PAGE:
When You're a Boy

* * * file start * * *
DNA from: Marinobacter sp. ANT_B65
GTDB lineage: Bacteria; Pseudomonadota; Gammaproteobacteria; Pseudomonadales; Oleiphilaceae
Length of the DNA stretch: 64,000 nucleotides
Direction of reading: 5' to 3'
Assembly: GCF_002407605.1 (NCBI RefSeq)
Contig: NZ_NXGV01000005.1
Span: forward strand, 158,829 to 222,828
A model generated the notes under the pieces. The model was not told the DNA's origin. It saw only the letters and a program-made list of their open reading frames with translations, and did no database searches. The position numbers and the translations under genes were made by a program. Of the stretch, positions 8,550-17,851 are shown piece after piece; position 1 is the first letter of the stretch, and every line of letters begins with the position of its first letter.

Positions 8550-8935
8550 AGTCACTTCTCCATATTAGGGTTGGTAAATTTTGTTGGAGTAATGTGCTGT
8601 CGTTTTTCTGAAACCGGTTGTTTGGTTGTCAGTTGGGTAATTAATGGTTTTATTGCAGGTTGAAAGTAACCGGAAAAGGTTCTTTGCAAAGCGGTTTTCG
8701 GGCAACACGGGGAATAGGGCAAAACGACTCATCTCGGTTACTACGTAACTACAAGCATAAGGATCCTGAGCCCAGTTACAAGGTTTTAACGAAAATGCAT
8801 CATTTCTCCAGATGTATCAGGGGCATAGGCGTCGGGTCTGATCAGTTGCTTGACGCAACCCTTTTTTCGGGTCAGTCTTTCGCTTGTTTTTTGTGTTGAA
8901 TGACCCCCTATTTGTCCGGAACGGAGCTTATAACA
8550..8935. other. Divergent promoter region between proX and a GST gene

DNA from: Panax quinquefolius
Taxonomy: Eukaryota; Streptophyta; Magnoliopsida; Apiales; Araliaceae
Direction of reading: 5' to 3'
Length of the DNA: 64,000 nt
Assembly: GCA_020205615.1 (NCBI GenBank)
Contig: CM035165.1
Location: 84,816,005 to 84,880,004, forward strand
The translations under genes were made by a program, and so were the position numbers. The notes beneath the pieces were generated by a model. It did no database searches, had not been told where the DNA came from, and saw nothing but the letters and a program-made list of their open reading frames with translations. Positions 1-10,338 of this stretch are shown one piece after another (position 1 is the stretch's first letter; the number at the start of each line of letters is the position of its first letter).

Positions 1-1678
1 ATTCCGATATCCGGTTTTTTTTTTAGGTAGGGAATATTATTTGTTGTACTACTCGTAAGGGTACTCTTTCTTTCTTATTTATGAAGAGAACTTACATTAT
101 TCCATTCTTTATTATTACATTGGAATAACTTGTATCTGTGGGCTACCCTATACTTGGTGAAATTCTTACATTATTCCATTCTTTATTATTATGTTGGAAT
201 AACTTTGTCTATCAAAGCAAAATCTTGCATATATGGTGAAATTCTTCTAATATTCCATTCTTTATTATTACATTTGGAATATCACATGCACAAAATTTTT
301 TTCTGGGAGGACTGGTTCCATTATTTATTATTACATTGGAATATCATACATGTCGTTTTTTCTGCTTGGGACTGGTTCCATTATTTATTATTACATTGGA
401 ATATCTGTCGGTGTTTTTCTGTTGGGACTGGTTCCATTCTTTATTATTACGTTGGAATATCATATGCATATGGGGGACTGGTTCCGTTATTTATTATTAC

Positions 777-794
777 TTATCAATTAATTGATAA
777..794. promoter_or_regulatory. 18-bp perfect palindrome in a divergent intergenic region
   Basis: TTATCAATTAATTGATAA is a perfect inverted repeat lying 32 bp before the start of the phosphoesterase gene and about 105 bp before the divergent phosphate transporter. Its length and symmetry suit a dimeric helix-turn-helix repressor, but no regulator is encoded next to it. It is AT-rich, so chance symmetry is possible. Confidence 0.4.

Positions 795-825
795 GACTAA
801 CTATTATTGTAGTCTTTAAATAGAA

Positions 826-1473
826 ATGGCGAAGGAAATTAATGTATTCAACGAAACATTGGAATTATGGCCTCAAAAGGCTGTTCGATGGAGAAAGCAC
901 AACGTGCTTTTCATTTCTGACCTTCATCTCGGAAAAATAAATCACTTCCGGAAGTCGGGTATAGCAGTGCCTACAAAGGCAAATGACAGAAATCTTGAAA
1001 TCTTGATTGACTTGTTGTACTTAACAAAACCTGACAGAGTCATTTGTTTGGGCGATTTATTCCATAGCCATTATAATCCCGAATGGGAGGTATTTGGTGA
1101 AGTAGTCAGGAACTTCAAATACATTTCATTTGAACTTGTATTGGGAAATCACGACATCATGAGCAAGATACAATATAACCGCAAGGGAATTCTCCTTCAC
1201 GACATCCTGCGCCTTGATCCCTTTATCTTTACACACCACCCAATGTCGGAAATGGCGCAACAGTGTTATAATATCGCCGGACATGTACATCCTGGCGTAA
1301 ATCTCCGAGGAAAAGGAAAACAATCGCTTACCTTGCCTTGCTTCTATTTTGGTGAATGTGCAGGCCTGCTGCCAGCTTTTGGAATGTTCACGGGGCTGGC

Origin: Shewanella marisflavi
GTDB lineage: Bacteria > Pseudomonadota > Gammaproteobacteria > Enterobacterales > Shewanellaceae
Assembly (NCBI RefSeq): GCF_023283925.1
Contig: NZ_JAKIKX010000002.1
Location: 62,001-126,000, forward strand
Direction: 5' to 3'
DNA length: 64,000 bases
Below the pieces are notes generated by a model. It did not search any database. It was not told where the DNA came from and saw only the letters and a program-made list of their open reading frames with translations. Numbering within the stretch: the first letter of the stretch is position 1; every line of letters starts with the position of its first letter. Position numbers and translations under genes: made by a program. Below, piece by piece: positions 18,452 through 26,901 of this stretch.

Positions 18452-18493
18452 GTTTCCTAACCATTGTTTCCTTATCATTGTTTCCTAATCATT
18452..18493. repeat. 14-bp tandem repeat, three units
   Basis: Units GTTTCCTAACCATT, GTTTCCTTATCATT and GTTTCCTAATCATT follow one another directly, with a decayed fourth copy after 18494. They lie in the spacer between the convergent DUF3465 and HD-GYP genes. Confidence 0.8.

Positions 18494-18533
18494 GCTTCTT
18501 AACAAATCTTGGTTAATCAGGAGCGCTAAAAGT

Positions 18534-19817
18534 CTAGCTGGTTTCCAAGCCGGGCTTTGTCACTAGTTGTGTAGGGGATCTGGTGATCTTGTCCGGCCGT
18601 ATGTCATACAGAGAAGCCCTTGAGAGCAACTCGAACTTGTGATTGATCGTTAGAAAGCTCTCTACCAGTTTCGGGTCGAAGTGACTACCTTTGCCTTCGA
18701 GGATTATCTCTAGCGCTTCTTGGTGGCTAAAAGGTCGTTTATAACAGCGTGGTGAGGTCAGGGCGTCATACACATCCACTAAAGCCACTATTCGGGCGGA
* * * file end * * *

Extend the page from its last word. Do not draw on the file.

Susanna Hoffs sounds like the kinds of girl who lives a life surrounded by stuffed animals in a room where everything’s pink. On her first solo album, When You’re a Boy, the best-known member of the defunct Bangles exudes a cute femininity, as if she were auditioning to become this generation’s Sandra Dee. Does this sound suffocatingly sweet? It isn’t. Hoff’s earnestness makes her impossibly precious performance ring true. Helping her out are perky melodies (penned mainly by outside pop craftsmen): Songs like ”No Kind of Love” and ”This Time” are hook-filled and fluffy. Unlike the Bangles’ work, which favored folk-rock, Hoffs’ album goes for pure, effervescent pop; she’s still rooted in the ’60s, but instead of following the Bangles’ fondness for groups like Buffalo Springfield and Simon & Garfunkel, Hoffs tilts toward the chirping British girl-pop of Lulu and Petula Clark. In more current terms, buts like ”My Side of the Bed” evoke a sense of trust that would-be innocents like Debbie Gibson could muster only in their dreams. The singer’s sole flub comes when she tries to act sophisticated in ”So Much for Love.” But on the rest, Hoffs’ personality is compelling. She’s the kind of girl who wears bows in her hair and imagines romance around every corner.